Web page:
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Paper records aren't enough; computer tapes must be offered

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  1. Freedom of Information
Paper records aren't enough; computer tapes must be offered10/18/94 NEW JERSEY -- A computer-readable copy of the Essex County property…

Paper records aren’t enough; computer tapes must be offered


NEW JERSEY — A computer-readable copy of the Essex County property tax assessment list must be provided to the public at a reasonable cost, the New Jersey Superior Court, Appellate Division, in Trenton ruled in late September.

The court said the common law, but not New Jersey’s Right-to-Know law, requires that the records be available in electronic format if that is the way they are requested.

Two information services in Elizabeth and an appraisal business in Springfield, all of whom serve clients who are real estate brokers, appraisers and attorneys, asked the Essex County Board of Taxation for copies of the computer-readable property tax assessments from Essex County, N.J., in early 1991. Essex County agreed to provide paper records but refused to copy the magnetic tapes containing the information.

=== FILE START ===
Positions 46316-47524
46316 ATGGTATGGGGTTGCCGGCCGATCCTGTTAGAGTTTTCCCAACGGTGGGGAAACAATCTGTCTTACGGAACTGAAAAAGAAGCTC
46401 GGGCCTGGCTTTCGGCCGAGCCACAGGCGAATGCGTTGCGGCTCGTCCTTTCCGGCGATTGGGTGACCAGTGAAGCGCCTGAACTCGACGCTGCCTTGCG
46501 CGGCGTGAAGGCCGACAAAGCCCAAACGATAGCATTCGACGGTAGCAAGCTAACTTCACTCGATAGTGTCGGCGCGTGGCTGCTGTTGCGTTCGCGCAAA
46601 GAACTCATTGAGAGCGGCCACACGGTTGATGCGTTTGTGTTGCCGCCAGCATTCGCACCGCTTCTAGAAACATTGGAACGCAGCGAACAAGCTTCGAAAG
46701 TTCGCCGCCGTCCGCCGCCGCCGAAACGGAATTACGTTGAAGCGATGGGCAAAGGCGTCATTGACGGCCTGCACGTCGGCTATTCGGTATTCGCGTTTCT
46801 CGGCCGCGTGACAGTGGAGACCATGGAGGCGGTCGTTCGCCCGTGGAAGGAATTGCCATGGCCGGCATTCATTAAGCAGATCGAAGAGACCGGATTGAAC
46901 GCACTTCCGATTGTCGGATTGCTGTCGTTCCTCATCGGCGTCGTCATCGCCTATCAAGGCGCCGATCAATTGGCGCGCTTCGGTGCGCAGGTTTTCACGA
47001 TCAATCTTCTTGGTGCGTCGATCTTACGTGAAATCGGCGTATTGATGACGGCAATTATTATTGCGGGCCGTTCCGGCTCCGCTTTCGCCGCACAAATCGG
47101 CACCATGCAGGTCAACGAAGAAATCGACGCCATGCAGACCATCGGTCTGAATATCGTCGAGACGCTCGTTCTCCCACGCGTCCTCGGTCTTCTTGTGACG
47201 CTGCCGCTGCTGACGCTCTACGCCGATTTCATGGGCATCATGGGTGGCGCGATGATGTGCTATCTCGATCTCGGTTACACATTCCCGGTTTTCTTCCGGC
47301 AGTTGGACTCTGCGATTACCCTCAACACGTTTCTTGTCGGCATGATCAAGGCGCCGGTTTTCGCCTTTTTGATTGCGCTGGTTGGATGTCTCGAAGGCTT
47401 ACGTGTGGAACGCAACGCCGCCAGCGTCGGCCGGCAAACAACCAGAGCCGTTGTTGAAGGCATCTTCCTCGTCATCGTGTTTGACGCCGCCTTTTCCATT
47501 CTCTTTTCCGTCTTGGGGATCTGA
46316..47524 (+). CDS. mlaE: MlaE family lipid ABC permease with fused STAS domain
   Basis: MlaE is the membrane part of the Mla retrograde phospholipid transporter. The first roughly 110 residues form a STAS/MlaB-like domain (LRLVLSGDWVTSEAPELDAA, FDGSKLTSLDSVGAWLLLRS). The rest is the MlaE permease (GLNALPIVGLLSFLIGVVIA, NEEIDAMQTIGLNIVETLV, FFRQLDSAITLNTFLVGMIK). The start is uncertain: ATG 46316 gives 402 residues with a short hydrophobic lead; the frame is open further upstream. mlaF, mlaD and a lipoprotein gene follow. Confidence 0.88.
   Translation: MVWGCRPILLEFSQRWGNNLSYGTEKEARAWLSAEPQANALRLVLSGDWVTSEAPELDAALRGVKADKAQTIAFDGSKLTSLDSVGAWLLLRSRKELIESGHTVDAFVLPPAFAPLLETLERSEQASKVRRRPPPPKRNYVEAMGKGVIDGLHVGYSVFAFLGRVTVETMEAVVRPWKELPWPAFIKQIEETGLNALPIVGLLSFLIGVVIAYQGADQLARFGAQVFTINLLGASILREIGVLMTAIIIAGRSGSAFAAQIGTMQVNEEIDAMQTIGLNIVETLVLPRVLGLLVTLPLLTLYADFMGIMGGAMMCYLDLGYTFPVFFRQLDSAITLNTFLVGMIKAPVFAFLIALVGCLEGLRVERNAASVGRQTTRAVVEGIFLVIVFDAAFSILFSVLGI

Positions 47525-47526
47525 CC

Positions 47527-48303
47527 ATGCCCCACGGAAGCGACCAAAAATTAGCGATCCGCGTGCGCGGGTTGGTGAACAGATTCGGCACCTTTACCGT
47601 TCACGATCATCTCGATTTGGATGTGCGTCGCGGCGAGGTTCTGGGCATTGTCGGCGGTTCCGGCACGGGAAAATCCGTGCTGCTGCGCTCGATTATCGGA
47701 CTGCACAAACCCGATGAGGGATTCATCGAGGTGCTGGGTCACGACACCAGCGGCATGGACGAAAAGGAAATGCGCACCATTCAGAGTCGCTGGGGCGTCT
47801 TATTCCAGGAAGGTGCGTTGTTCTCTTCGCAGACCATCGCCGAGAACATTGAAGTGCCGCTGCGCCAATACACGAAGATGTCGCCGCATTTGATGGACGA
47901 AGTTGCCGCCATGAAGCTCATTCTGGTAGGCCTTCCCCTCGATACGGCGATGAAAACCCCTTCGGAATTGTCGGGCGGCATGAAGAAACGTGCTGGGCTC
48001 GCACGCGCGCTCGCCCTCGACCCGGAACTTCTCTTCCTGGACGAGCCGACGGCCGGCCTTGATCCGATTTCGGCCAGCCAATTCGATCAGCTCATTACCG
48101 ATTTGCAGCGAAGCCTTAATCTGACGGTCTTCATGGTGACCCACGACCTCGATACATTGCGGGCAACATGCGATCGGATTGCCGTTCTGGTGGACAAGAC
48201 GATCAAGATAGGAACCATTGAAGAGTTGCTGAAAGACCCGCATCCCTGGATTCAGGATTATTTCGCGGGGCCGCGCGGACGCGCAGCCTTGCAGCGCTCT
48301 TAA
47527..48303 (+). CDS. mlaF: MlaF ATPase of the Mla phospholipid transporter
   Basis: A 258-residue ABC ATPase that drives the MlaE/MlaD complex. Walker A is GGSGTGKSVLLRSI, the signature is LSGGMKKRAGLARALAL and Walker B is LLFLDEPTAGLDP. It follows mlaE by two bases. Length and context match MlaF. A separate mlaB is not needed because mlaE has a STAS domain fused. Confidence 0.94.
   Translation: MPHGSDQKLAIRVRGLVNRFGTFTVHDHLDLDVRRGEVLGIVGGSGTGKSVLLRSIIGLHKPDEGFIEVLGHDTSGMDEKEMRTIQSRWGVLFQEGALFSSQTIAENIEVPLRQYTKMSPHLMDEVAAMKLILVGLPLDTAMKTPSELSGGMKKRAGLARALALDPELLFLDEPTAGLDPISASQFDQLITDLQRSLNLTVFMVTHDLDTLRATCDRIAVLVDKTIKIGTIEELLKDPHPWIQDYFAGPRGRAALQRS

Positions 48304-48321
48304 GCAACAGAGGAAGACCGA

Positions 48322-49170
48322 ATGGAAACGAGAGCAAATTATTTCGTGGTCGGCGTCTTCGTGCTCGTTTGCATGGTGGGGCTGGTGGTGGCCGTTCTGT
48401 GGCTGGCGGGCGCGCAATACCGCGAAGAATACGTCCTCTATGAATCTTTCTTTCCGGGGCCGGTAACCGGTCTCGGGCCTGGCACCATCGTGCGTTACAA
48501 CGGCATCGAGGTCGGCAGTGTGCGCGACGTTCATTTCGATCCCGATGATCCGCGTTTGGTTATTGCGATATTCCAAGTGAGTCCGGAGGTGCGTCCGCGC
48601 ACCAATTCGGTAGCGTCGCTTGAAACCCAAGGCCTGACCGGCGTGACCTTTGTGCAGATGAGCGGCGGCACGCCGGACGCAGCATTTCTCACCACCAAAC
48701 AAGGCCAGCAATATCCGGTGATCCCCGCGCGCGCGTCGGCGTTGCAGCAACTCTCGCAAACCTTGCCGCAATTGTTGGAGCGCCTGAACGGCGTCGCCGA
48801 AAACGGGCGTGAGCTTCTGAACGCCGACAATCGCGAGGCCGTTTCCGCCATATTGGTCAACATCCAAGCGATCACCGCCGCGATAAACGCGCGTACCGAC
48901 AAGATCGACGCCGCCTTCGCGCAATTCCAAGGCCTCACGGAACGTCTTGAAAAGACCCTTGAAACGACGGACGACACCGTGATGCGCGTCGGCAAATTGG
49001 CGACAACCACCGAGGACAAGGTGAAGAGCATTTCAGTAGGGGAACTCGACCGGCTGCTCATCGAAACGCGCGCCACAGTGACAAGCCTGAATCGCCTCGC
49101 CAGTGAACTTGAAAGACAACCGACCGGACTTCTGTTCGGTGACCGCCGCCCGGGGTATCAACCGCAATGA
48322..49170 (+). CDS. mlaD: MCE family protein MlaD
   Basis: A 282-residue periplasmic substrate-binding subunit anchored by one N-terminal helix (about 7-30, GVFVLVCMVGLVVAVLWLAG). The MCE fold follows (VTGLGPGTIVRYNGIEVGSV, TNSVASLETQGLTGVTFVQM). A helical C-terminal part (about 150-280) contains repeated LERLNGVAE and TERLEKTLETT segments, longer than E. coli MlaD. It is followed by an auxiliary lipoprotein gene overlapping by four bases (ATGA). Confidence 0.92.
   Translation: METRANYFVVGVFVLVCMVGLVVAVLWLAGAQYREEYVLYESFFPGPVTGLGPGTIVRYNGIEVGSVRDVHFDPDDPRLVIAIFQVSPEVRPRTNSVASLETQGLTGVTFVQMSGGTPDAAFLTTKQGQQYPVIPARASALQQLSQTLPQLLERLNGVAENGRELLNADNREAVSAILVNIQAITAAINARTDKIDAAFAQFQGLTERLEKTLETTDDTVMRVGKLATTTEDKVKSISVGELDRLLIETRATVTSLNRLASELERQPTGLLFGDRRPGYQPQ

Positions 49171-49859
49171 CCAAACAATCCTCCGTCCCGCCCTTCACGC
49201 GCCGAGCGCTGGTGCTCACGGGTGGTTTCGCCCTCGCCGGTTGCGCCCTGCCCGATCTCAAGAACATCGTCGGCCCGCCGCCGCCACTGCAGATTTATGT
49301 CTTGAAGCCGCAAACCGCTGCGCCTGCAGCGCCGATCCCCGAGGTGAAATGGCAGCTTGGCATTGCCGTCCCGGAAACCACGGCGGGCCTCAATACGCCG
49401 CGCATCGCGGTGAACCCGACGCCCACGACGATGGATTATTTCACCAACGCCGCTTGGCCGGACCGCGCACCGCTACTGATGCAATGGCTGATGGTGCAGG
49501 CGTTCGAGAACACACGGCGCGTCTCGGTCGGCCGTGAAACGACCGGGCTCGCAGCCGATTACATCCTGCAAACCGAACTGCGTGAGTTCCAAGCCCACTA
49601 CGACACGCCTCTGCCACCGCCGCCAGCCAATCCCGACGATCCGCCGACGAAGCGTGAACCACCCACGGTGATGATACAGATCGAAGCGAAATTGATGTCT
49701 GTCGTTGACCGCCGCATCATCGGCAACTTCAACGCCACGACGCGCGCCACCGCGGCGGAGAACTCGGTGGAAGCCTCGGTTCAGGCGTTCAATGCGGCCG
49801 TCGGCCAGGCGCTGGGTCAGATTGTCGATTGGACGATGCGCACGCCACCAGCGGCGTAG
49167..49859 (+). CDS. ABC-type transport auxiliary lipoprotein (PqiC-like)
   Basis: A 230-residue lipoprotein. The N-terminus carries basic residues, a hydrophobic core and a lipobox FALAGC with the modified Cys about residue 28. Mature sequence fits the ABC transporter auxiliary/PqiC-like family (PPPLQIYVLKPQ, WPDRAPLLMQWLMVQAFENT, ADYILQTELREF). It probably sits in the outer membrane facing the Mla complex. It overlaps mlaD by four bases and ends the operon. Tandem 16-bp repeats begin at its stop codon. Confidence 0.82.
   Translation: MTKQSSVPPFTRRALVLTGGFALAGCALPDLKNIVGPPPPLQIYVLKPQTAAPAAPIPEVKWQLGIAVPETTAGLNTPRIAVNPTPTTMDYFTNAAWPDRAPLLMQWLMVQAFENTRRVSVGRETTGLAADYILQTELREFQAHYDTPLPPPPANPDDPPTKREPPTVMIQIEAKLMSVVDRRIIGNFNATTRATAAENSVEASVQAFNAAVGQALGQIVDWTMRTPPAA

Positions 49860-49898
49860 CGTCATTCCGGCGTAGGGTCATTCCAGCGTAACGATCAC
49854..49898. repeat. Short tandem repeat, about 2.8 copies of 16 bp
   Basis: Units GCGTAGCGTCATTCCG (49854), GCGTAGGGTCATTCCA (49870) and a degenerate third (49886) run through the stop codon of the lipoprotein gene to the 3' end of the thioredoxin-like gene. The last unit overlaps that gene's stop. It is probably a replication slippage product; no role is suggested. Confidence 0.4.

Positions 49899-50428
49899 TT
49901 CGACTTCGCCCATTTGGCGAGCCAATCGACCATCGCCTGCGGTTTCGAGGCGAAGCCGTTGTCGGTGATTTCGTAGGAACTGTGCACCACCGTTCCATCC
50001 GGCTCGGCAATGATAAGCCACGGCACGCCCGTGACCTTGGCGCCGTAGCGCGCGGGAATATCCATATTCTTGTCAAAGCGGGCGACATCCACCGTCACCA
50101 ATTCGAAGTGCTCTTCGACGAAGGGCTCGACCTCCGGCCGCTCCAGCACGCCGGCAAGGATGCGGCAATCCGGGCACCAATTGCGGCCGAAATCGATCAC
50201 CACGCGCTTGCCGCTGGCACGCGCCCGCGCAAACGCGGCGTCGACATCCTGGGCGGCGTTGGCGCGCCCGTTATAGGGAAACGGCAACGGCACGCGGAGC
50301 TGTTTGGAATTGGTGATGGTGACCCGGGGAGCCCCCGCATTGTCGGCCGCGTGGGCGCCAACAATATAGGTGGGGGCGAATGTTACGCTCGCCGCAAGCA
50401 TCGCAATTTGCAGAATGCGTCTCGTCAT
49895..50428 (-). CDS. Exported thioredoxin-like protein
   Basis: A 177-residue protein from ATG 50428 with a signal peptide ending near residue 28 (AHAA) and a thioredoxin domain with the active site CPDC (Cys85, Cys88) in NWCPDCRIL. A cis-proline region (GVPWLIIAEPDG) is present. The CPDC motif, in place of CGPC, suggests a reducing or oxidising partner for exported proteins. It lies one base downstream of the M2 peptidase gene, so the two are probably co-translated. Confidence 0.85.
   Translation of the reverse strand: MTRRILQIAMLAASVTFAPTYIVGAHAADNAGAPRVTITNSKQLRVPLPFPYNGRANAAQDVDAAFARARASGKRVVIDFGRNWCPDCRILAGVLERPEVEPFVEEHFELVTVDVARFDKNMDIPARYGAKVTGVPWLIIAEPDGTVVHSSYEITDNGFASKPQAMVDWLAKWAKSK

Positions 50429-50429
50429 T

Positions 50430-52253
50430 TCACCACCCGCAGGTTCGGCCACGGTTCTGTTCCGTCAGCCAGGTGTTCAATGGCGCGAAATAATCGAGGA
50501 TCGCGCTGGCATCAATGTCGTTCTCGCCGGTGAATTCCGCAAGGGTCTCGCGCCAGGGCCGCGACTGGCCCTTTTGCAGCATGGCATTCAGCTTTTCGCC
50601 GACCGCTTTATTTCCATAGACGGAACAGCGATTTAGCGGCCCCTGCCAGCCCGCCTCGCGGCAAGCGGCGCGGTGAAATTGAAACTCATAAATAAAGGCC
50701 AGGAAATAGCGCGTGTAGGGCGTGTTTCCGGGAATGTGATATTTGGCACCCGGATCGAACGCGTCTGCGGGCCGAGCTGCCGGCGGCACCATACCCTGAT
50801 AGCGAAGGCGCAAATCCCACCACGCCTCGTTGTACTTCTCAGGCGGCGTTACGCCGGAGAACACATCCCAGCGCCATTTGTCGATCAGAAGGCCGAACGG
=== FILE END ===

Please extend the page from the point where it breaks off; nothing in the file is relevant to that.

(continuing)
The information companies sued in November 1991 in superior court in Newark. They said that the New Jersey Right-to-Know Law, which requires disclosure of records “required to be kept,” applies to the computer tapes.

However, the trial court in March 1993 held that the computerization of the records is “merely a convenience” and the board could withhold the computer tape version, it said.

The appeals court agreed that the Right-to- Know law did not apply because there was no legal requirement that the records be maintained in computerized format.

However, the appeals court said that the common law definition of “public record” encompasses almost every document recorded, generated or produced by public officials, whether or not required by law. In computerizing the tax assessment lists, the government had created a public record, the appellate judges ruled.

Under the common law, agencies must permit access to public records unless a strong privacy interest applies. The government argued that there was a privacy interest in the computerized records — Disclosure of the addresses on tape could subject homeowners to “commercial exploitation ranging from the mass marketing of aluminum siding, swimming pools or pornography” to any other solicitation, the government argued.

However, the court ruled that no privacy interest exists in the computerized information because it is already public in paper form.

(Higg-A-Rella, Inc. v. County of Essex; Counsel: Robert Blau, Springfield)